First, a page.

There isn’t a scarcity of full-power .454 Casull ammunition either because CorBon, Hornady, Federal, Winchester, and Buffalo Bore now load the cartridge. The latter offers loads with extremely hard cast bullets.
How It All Started
The .454 Casull was officially unveiled to the world in 1959, but Dick Casull and Jack Fulmer started experimenting with hot .45 Colt loads long before that. Early on, they had experienced erratic ignition of huge duplex and triplex charges of slow-burning powders with the large-pistol primer. Not only that, but the primer cup was too soft to reliably contain the chamber pressures they were working with. When used in a gun strong enough to handle it, the .45 Colt could be handloaded to equal and sometimes exceed the power of the .44 Magnum, but a stronger case was needed in order to reach even higher levels of performance.
What they came up with is the .45 Colt case with its web section thickened for greater strength. And to make sure .454 Casull ammo could not be chambered in a gun in .45 Colt, the case was made about 1/10 inch longer. They also shrank the primer pocket of the case in order to use the hotter Small Rifle primer, which also has a thicker and tougher cup. The then-new case was made for Freedom Arms by Federal.
There was also the matter of bullets. I don’t recall exactly what year it was when I added a Freedom Arms revolver in .454 Casull to my battery, but I do remember that at the time, only Freedom Arms offered bullets suitable for full-power handloads in the cartridge.
Other readily available bullets designed to withstand the stress and strain of damn-the-torpedo handloads are the 225-, 300-, and 325-grain A-Frames from Swift; the Nosler 260- and 300-grain Partition HGs; and the various X-Bullets from Barnes. When contemplating bullets for the .454, keep this in mind: If the manufacturer of a particular bullet does not publish full-powder loads for it in the .454 Casull, that bullet should not be used for that purpose. If in doubt, contact the maker of the bullet.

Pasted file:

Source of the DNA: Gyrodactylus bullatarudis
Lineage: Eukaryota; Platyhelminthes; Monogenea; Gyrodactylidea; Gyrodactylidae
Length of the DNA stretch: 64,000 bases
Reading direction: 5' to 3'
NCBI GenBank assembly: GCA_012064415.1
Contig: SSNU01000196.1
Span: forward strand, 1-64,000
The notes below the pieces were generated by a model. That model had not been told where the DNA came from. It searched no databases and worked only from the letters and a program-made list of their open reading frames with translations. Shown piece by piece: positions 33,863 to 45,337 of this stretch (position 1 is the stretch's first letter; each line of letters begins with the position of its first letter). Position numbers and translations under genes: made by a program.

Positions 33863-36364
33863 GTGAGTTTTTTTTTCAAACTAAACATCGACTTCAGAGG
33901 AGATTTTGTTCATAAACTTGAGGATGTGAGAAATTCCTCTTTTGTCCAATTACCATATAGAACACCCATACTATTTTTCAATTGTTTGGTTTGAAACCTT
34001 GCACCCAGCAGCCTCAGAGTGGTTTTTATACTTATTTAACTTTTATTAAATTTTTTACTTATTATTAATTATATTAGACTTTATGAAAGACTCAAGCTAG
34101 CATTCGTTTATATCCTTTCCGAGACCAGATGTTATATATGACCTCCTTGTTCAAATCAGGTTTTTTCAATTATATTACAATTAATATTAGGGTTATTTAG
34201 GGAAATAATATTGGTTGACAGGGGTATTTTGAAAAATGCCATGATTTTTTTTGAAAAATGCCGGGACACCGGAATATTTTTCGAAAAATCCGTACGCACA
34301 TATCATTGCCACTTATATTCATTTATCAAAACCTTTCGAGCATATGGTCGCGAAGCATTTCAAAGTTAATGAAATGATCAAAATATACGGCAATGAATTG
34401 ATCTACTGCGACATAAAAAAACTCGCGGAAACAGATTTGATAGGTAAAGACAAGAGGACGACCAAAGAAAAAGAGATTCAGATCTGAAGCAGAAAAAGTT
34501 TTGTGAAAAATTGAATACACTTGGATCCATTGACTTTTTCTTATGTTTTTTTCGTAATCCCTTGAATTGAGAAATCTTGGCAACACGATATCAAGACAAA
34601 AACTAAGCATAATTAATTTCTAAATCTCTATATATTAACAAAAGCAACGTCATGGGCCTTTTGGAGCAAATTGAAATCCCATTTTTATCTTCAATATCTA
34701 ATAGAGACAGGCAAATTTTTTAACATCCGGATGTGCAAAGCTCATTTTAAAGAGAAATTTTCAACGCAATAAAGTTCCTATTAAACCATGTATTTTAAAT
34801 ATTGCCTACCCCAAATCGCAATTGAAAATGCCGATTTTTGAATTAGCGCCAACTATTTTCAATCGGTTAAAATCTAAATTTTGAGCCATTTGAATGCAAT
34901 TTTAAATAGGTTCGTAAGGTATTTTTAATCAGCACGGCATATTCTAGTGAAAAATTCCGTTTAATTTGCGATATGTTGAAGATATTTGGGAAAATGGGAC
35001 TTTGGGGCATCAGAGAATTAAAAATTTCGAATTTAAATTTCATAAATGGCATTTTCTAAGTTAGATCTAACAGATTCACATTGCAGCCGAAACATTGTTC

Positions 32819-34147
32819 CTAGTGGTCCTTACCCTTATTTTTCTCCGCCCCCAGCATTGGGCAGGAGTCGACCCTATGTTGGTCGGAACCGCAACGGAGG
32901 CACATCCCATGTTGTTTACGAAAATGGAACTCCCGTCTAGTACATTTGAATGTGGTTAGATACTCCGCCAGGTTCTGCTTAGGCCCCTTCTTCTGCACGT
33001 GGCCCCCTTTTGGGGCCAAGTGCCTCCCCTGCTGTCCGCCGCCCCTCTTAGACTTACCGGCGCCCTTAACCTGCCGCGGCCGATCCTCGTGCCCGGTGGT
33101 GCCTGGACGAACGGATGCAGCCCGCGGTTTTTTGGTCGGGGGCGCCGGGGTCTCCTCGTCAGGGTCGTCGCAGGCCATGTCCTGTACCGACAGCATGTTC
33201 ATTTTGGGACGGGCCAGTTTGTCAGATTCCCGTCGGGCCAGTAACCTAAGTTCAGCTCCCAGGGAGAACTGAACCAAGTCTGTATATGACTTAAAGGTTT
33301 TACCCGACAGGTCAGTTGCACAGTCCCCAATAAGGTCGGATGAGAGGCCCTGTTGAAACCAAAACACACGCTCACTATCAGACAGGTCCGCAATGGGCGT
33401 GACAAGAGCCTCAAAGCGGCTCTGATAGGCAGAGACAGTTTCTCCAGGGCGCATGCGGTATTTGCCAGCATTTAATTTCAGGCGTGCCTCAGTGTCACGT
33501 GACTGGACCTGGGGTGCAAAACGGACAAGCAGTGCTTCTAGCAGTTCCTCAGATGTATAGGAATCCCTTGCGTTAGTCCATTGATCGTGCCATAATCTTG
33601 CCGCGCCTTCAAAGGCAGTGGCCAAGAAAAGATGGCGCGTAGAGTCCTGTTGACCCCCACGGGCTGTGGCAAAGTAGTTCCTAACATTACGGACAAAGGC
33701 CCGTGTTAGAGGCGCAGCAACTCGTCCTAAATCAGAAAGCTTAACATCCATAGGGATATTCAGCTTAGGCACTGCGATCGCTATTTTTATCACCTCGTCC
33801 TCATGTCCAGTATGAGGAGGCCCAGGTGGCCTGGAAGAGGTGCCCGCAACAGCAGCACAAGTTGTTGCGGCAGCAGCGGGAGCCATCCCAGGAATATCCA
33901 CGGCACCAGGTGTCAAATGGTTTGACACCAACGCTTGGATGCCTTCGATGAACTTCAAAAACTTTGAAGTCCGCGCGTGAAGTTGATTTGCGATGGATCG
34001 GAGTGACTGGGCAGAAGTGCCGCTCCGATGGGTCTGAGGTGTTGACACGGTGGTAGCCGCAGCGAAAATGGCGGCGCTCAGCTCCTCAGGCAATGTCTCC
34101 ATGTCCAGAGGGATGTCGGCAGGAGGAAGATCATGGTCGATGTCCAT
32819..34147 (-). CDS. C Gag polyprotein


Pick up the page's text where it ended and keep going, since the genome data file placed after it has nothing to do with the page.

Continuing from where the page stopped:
The jackets of bullets made for the .45 Colt by other companies were–and still are–thin enough to allow expansion at relatively low velocities. Maximum recommended velocity for those bullets is around 1,400 fps, and when pushed faster in the .454 Casull, they can cause chamber pressure to go through the roof by obturating excessively in the forcing cone of the barrel. The jackets of bullets once sold by Freedom Arms were considerably thicker at the base, and t
he lead they contained was a bit harder.
The .454 Today
Freedom Arms no longer sells ammo or bullets, but other companies have responded by offering bullets designed specifically for loading to maximum velocities in the .454 Casull. As examples, the jacket of the 240- and 300-grain XTP-MAG bullets from Hornady are thicker at the base than is the jacket of the standard XTP, and a higher antimony content makes the lead core harder. When loaded to .45 Colt-equivalent velocities, the standard bullet works great in the .454, but anytime higher velocities are needed, the XTP-MAG is the way to go.